Acts 1:6-7, 9-11: A Preterist Commentary

The Ascension and the Two Witnesses Connection

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A Preterist Commentary on Acts 1:6-7, 9-11: Summary and Highlights

In Acts 1:6-7, 9-11, the disciples see Jesus taken up to heaven and an angel tells them that Jesus will return in a similar way. Was Jesus seen rising up to heaven before coming on the clouds in judgment in A.D. 70? 

The following may seem unbelievable.  However, all information is taken from unbiased historical records and is easily verifiable.  Sources listed at the end.

The Ascension and the Two Witnesses Connection

Jesus ascension

6So when they met together, they asked him, “Lord, are you at this time going to restore the kingdom to Israel?” 7He said to them: “It is not for you to know the times or dates the Father has set by his own authority.

A Preterist Interpretation, Exposition and Commentary of Acts 1: First Century Israel was “A Wicked and Adulterous Generation.”

Israel was expected to be “a kingdom of priests and a holy nation (Exodus 19:6).”  Yet first-century Israel was “a wicked and adulterous generation (Matthew 12:39).”  The Jewish historian Josephus agreed with Jesus’ assessment.  Concerning the perceived wickedness of his first-century contemporaries Josephus penned the following: “[N]either did any other city [Jerusalem] ever suffer such miseries, nor did any age ever breed a generation more fruitful in wickedness that this was, from the beginning of the world.”1  When the disciples asked Jesus when He would restore the kingdom to Israel, the kingdom referred to here is the Kingdom of God.2

The kingdom of God and the kingdom of heaven are synonymous terms used interchangeably throughout the gospels to describe Christ and His people, the church. Illustrating this fact, Luke 17:20-21 reads, “Now having been questioned by the Pharisees as to when the kingdom of God was coming, He answered them and said, “The kingdom of God is not coming with signs to be observed; nor will they say, ‘Look, here it is!’ or, ‘There it is!’ For behold, the kingdom of God is in your midst.”  Notice that Luke 17:21 identifies the kingdom of God as Christ and His people, the Christian church: “For behold, the kingdom of God is in your midst.”

Signol, Emile. Taking of Jerusalem by the Crusaders. 1847

Signol, Emile. Taking of Jerusalem by the Crusaders. 1847

Preterist Bible Commentary on Acts 1:6-7: The Kingdom of God was restored to Israel when it became a Christian Nation in the Thousand Years between the Jewish War and the Crusades.

According to Deuteronomy 28:63, if the Israelites turned their backs on God, God promised to remove them from the land.  Interestingly in the 1000 years after the second coming and the concurrent war with Rome, Israel grew to become almost exclusively Christian just as it had been predominantly Jewish throughout its previous history.3  See the preterist commentary on Revelation 20.  I believe the fact that Israel grew to become a Christian nation during the thousand years between the Jewish War and the crusades was God restoring the kingdom of God to Israel in fulfillment of Acts 1:6.

9After he said this, he was taken up before their very eyes, and a cloud hid him from their sight. 10They were looking intently up into the sky as he was going, when suddenly two men dressed in white stood beside them. 11“Men of Galilee,” they said, “why do you stand here looking into the sky? This same Jesus, who has been taken from you into heaven, will come back in the same way you have seen him go into heaven.”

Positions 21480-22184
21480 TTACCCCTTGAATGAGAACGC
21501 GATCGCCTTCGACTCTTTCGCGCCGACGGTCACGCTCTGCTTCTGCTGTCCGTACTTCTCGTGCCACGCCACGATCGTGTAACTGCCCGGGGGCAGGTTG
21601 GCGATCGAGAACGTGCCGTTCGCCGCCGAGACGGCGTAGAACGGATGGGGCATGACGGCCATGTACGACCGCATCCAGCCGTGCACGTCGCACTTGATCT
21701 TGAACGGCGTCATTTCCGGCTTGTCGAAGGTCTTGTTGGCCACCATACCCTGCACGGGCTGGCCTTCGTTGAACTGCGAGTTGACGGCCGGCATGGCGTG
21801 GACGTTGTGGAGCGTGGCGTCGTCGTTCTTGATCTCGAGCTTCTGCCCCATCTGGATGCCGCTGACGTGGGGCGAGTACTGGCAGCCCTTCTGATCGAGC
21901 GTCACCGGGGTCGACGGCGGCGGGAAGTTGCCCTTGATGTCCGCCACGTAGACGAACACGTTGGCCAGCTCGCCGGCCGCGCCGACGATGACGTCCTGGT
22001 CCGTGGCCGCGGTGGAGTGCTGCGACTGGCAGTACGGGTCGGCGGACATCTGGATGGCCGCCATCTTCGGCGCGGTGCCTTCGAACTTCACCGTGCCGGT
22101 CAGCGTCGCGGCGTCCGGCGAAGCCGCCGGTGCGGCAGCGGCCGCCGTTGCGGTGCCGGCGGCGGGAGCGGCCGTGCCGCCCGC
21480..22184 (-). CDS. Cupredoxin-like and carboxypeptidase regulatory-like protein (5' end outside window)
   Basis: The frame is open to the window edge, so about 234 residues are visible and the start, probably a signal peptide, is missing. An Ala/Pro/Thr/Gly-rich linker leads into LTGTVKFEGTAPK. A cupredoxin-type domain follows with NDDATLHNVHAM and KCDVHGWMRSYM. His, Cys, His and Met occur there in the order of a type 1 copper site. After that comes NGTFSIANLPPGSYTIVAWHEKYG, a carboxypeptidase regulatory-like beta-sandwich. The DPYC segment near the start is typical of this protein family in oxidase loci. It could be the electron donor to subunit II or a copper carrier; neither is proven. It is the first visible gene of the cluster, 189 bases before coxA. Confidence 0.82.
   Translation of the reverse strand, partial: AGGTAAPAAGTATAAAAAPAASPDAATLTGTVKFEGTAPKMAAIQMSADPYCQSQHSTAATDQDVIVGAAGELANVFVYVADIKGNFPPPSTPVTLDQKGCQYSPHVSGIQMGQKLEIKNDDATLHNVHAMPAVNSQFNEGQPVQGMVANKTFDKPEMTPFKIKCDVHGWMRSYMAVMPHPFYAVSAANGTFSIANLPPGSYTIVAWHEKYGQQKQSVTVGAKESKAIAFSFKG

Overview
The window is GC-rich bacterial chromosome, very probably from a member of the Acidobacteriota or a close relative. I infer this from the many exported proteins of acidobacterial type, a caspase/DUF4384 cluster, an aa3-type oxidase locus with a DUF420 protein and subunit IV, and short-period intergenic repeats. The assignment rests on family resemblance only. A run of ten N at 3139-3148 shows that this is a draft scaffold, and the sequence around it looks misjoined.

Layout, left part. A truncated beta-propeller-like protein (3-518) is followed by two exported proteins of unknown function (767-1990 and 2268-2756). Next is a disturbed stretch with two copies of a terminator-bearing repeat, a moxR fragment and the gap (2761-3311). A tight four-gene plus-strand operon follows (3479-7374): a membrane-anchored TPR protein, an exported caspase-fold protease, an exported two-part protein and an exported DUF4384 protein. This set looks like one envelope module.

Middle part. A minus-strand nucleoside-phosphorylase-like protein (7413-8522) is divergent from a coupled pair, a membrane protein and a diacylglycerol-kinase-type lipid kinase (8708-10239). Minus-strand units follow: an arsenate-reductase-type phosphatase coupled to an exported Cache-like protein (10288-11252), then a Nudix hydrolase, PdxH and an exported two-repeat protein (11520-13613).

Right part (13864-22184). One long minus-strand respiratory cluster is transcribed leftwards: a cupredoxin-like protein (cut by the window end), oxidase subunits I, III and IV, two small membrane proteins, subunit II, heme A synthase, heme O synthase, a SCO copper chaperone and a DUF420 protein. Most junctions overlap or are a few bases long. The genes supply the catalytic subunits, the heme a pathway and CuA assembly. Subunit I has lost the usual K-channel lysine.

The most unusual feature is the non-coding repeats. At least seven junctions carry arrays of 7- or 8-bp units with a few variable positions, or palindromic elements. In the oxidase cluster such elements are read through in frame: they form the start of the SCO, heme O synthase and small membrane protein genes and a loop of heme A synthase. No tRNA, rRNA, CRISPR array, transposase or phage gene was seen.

Acts 1:9-11 Preterist Commentary: The Striking similarities between Revelation 11:12 and Acts 1:9-11 suggests that Revelation 11:12 May describe the beginning of the Parousia of A.D. 70.

Here the disciples witness Christ’s ascension into heaven.  Eventually a cloud hid Jesus from their sight; then two angels stood beside the disciples and told them that Jesus would return in the same way they saw him leave.  The disciples saw Jesus rise above a cloud.  This is how Jesus promised to return: “They will see the Son of Man coming on the clouds of the sky, with power and great glory (Matthew 24:30).”  Interestingly, the ascension of Jesus Christ as it is described in Acts 1:9-11 above may be described again in Revelation 11:12.

In Revelation 11: A Preterist Commentary–Who are the Two Witnesses? multi-faceted Biblical and historical evidence is presented suggesting that the post-resurrected Christ may have appeared in the flesh to prophesy for three and a half years from the start of the Jewish War until the start of the siege of Jerusalem.  The fact that the two witnesses are called “the two olive trees and the two lampstands that stand before the Lord” in Revelation 11:4 is strong evidence of the fact that the two witnesses may be one man, Jesus Christ.  The two olive trees of Zechariah 4:11-14 represent the king and high priest.  Like Melchizedek, the king of Salem, the Jewish Messiah was expected to be both king and high priest.  Jesus is given both titles in Hebrews 5.

The fact that Revelation 11:4 implies that the two witnesses are both king and high priest strongly points to one being, Jesus Christ.  Two witnesses is an appropriate title for Jesus Christ who may have partitioned His earthly ministry into two equal three and a half year periods.  The idea that the two witnesses may be one person also appears to explain the interesting switch to the singular tense regarding the death or deaths of this figure or figures in v. 9 in the original language.  For a detailed explanation of the amazing historical fulfillment of Revelation 11 during the Jewish War see Revelation 11: A Preterist Commentary–Who are the Two Witnesses?

Revelation11:12 reads, “Then they [the two witnesses, Jesus Christ] heard a loud voice from heaven saying to them, ‘Come up here.’  And they went up to heaven in a cloud, while their enemies looked on.”  This verse is an EXACT DESCRIPTION of the second coming according to Acts 1:9-11:

After he [Jesus] said this, he [Jesus] was taken up before their very eyes, and a cloud hid him from their sight.  They were looking intently up into the sky as he was going, when suddenly two men dressed in white stood beside them.  “Men of Galilee,” they said, “why do you stand here looking into the sky?  This same Jesus, who has been taken from you into heaven, will come back in the same way you have seen him go into heaven [emphasis mine].”

Jesus' Ascension into Heaven in Acts 1:9-11.

The resurrection of the two witnesses is an exact mirror of the ascension of Christ in Acts 1:9-11.  This fact may also imply that the two witnesses are Jesus Christ and that his visible ascension at the arrival of the Roman army in A.D. 70 is the beginning of the parousia of A.D. 70.